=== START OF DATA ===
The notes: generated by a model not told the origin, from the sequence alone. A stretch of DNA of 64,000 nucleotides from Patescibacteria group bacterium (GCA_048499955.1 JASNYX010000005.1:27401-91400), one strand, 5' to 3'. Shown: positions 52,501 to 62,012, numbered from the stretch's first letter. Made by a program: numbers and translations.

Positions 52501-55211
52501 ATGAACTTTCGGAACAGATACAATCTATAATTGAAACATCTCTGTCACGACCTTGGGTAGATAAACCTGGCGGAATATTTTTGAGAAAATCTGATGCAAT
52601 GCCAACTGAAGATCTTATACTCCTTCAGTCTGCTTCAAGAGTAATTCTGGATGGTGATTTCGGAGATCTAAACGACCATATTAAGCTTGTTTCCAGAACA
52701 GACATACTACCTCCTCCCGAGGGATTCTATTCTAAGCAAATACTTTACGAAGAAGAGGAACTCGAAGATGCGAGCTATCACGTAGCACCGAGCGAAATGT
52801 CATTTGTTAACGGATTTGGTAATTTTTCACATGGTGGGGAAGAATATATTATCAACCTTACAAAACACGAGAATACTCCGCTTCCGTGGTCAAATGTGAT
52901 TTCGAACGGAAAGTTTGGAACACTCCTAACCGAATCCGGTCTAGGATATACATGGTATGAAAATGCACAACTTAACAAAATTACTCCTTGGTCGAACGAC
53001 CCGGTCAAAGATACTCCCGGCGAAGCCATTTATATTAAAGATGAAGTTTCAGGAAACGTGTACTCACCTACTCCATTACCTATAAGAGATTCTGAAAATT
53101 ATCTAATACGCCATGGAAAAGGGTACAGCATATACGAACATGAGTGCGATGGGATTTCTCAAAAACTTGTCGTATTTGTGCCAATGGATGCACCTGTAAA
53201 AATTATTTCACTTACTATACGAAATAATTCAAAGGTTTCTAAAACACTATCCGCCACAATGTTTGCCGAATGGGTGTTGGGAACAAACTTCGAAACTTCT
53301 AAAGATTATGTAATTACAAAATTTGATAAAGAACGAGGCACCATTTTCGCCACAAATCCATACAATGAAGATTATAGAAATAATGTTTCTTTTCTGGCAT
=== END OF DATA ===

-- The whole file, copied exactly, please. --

The notes: generated by a model not told the origin, from the sequence alone. A stretch of DNA of 64,000 nucleotides from Patescibacteria group bacterium (GCA_048499955.1 JASNYX010000005.1:27401-91400), one strand, 5' to 3'. Shown: positions 52,501 to 62,012, numbered from the stretch's first letter. Made by a program: numbers and translations.

Positions 52501-55211
52501 ATGAACTTTCGGAACAGATACAATCTATAATTGAAACATCTCTGTCACGACCTTGGGTAGATAAACCTGGCGGAATATTTTTGAGAAAATCTGATGCAAT
52601 GCCAACTGAAGATCTTATACTCCTTCAGTCTGCTTCAAGAGTAATTCTGGATGGTGATTTCGGAGATCTAAACGACCATATTAAGCTTGTTTCCAGAACA
52701 GACATACTACCTCCTCCCGAGGGATTCTATTCTAAGCAAATACTTTACGAAGAAGAGGAACTCGAAGATGCGAGCTATCACGTAGCACCGAGCGAAATGT
52801 CATTTGTTAACGGATTTGGTAATTTTTCACATGGTGGGGAAGAATATATTATCAACCTTACAAAACACGAGAATACTCCGCTTCCGTGGTCAAATGTGAT
52901 TTCGAACGGAAAGTTTGGAACACTCCTAACCGAATCCGGTCTAGGATATACATGGTATGAAAATGCACAACTTAACAAAATTACTCCTTGGTCGAACGAC
53001 CCGGTCAAAGATACTCCCGGCGAAGCCATTTATATTAAAGATGAAGTTTCAGGAAACGTGTACTCACCTACTCCATTACCTATAAGAGATTCTGAAAATT
53101 ATCTAATACGCCATGGAAAAGGGTACAGCATATACGAACATGAGTGCGATGGGATTTCTCAAAAACTTGTCGTATTTGTGCCAATGGATGCACCTGTAAA
53201 AATTATTTCACTTACTATACGAAATAATTCAAAGGTTTCTAAAACACTATCCGCCACAATGTTTGCCGAATGGGTGTTGGGAACAAACTTCGAAACTTCT
53301 AAAGATTATGTAATTACAAAATTTGATAAAGAACGAGGCACCATTTTCGCCACAAATCCATACAATGAAGATTATAGAAATAATGTTTCTTTTCTGGCAT